The streets were calling for impeachment
The impeachment started to be conceptualized when the public learned about the covering up of the hole in the federal budget. That is a crime listed in the constitution as a reason for the impeachment of the president. Very carefully, two constitutional specialists wrote a judicial piece to present to congress. The piece was in the office of the speaker of the house for several months. The speaker himself, Eduardo Cunha, had been under investigation of being involved in the bribery system and other corruption charges. It seemed for some time that he was not going to have the moral and the political strength to take the impeachment process to a determination.
However, the pressure on the streets started to rise. Several nation-wide protests were organized and took over the nation. The historic, perhaps most important day was March 13th of this year. An immense number of people, some say over 5 million, left home to spend the entire day protesting on the streets of all the capital cities in the nation. The people were asking for change and for the impeachment.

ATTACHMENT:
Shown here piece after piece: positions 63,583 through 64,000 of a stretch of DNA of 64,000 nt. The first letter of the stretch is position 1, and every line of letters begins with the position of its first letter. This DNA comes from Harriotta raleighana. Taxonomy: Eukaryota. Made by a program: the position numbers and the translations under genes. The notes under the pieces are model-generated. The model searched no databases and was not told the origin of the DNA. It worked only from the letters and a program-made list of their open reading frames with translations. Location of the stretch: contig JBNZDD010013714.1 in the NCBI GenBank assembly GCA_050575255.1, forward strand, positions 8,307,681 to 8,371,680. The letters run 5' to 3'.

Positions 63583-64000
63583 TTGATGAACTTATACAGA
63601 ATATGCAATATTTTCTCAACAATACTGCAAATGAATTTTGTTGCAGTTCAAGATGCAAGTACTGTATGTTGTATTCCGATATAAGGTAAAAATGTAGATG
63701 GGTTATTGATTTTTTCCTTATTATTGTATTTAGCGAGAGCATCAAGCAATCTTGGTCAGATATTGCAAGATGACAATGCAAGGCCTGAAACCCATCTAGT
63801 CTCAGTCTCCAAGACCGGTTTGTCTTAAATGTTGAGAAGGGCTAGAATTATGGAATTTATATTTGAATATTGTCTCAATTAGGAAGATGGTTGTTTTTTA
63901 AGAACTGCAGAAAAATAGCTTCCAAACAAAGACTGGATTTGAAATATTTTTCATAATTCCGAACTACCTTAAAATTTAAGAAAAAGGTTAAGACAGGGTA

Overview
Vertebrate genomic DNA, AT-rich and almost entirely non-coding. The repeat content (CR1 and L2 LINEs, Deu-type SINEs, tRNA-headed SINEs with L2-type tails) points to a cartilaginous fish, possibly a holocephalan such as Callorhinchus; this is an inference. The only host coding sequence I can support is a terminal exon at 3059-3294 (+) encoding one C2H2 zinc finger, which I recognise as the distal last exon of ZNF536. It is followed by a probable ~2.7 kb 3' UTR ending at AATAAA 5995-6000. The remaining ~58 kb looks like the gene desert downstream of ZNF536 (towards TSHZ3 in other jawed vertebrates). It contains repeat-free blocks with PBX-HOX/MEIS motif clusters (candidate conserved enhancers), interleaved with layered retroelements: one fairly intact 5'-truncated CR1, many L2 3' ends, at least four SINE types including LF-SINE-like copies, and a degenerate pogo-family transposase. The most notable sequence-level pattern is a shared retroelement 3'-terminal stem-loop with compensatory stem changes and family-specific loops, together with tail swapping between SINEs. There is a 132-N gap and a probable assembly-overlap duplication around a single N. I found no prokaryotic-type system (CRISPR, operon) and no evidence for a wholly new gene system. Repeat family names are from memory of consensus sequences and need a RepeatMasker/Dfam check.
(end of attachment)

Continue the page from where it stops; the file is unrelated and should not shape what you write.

The investigation of the Federal Police also contributed to the popular rage with the legal release of the legal recording of calls made by ex-president Lula to some of his acolytes, including Dilma. In one of the recordings, it became clear that they were plotting together to avoid the investigations. The Federal Police were very close to proving Lula’s participation in the corrupt system. His arrest was imminent. Dilma wanted to make Lula a state minister so, according to Brazilian law, he would not be required to respond to a common jury for his crimes but rather to the Supreme Court, to which he personally nominated all 11 judges.